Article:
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I am trying to write a function that will set the first argument to the value of the second argument. However, when the second argument is a container class, I want it to set the first argument to the first element of the container. I found this question which answers a similar problem, however, I can not seem to get it to work in my case.

When I compile this code I get an error saying that SetVar is ambiguous. Is there anyway to get the functionality working?

Here is my code so far...

#include <iostream>
#include <vector>
template<typename T1,typename T2>
static void SetVar(T1& a, const T2 &b, typename  T2::const_iterator= T2().begin()){
    //Check to make sure b contains an element.
    if(b.begin()!=b.end())  a=*b.begin();
}
template<typename T1,typename T2>
static void SetVar(T1& a, const T2 &b,...){
    a=b;
}
int main(int argc, const char * argv[])
{
    int x;
    int y=5;
    std::vector<int> z;
    z.push_back(1);
    z.push_back(3);
    SetVar(x, y);
    //Should print 5
    std::cout<<x<<"\n";

    SetVar(x, z);//<---SetVar is ambiguous
    //Should print 1
    std::cout<<x<<"\n";
    return 0;
}
share|improve this question
up vote 2 down vote accepted

Passing argument to an ellipsis does make a function overload less preferred than one that has an actual parameter for the same argument, but that doesn't come up here because there is no third argument in your calls.

I would use enable_if for both:

#include <type_traits>

// Enabled if T2 has `const_iterator` and `begin()`:
template<typename T1,typename T2>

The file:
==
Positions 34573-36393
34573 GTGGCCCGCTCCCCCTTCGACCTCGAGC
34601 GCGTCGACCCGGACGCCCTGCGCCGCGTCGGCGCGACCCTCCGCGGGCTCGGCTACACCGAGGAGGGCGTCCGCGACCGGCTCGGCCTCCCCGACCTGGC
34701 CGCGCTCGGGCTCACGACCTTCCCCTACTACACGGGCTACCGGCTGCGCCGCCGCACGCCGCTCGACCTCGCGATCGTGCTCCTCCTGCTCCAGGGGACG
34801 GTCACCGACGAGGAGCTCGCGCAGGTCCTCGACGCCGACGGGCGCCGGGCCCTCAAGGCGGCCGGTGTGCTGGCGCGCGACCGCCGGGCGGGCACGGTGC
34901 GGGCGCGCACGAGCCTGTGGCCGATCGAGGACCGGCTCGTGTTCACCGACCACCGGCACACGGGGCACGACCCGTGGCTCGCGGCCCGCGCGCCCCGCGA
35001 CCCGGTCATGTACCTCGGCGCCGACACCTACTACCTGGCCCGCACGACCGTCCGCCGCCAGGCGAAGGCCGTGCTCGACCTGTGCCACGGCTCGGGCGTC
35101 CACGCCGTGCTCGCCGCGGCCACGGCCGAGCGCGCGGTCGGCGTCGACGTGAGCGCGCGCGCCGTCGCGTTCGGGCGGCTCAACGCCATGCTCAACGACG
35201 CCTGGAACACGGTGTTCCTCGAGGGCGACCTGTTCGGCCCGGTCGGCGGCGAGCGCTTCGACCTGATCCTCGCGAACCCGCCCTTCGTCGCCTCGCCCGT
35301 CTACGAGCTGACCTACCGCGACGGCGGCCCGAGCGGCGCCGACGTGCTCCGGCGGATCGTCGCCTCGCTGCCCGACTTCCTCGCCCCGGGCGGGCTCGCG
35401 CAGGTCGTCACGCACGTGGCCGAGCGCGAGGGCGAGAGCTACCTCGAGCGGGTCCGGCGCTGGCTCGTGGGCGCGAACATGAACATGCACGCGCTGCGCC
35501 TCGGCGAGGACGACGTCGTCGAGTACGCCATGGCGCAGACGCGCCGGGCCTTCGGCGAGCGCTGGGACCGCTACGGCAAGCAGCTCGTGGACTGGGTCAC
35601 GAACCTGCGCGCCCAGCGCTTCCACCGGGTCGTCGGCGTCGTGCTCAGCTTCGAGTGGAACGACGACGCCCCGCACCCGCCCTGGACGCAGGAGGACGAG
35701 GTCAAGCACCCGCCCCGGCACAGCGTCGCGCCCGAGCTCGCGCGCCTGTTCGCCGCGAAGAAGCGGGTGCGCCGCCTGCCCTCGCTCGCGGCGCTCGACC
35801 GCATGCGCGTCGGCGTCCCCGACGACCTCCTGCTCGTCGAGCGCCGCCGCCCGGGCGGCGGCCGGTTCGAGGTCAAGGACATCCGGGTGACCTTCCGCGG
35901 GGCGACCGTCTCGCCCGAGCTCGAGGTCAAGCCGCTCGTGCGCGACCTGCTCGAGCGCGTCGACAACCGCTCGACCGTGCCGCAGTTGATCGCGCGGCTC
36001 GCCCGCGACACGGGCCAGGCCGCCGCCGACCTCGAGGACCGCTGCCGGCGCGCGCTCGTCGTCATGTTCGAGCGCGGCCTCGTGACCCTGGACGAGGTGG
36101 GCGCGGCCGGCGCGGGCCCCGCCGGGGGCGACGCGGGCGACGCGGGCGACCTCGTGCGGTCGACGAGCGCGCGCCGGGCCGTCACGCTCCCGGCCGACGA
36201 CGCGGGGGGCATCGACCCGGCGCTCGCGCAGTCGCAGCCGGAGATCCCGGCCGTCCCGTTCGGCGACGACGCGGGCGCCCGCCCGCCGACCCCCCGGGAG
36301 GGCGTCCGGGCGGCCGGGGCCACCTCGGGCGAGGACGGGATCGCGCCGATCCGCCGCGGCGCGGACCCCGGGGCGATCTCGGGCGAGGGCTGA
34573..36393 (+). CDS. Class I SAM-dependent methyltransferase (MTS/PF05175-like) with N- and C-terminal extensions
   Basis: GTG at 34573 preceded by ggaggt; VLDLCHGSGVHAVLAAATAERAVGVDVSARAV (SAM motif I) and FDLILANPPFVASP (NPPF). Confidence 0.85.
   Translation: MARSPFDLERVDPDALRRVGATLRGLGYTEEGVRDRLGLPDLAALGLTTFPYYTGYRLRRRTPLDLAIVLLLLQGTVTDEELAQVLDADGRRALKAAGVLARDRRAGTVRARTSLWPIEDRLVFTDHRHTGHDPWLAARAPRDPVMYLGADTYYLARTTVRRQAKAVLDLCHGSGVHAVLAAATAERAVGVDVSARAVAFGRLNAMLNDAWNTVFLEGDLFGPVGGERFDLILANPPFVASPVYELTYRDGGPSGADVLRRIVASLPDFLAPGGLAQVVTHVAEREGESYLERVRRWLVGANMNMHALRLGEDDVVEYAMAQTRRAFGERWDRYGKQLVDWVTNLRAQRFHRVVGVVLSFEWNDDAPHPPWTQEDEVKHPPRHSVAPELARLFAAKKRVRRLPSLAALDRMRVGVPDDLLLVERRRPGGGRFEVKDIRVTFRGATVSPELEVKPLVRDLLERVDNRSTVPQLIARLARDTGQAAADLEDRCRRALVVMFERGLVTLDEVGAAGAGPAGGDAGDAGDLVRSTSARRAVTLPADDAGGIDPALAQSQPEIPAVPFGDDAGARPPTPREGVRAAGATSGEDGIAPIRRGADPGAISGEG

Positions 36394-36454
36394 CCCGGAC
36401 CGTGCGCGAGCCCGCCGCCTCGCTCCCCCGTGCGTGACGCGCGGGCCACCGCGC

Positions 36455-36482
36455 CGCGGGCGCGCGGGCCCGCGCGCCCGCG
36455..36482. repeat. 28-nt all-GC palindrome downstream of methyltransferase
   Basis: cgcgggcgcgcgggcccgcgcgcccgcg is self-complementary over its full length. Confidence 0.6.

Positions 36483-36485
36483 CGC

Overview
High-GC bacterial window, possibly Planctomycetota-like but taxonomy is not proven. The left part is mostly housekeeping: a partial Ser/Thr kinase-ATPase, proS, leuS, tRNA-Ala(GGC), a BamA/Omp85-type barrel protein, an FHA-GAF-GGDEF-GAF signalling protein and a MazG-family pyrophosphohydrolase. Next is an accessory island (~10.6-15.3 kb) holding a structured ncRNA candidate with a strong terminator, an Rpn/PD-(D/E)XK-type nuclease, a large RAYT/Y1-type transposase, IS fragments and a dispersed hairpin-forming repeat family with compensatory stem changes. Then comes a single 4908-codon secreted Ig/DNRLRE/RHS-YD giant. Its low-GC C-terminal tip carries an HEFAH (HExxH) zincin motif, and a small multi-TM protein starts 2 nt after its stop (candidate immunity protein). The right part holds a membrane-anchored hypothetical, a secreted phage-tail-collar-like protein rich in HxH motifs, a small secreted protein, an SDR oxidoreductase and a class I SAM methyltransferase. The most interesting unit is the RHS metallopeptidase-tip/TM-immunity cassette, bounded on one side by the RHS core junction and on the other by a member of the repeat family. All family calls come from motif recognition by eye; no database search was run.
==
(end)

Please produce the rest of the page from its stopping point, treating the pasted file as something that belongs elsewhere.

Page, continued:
auto SetVar(T1& a, const T2 &b)
  -> typename std::enable_if<std::is_convertible<
         decltype(std::declval<const T2&>().begin()),
         typename T2::const_iterator>::value
     >::type
{
    //Check to make sure b contains an element.
    if(b.begin()!=b.end())  a=*b.begin();
}

// Enabled if expression 'a=b' is valid.
template<typename T1,typename T2>
auto SetVar(T1& a, const T2 &b)
  -> typename std::enable_if<std::is_assignable<T1, const T2&>::value>::type
{
    a=b;
}

It's still possible for the above to be ambiguous, but only if both conditions are true, which means a weird container or implicit conversion is going on - and in that case I would want the compiler to warn me of the confusion.

share|improve this answer
    
Excellent solution, however is there any way to get this to work without features from C++11? – Skyler Saleh Aug 12 '12 at 2:50
    
Yes, I think everything from std:: I used has been in Boost a while, and you can move the return types to get rid of the auto and trailing-return-types. – aschepler Aug 12 '12 at 2:52
    
Thanks @LucDanton for the fixes. I know, I should try these things out before submitting. – aschepler Aug 12 '12 at 2:54

function template cannot do specialization. this is why

share|improve this answer
    
-1 That is simply incorrect. Non member template functions can be specialized, just not partially specialized. msdn.microsoft.com/en-us/magazine/cc163754.aspx#S2 – Skyler Saleh Aug 12 '12 at 2:40
1  
And this was not a specialization at all. It's just an overload. A specialization declaration always has two sets of <> template parameter lists. – aschepler Aug 12 '12 at 2:44
    
@aschepler I will admit I used the wrong term, I should have used overload. – Skyler Saleh Aug 12 '12 at 2:47

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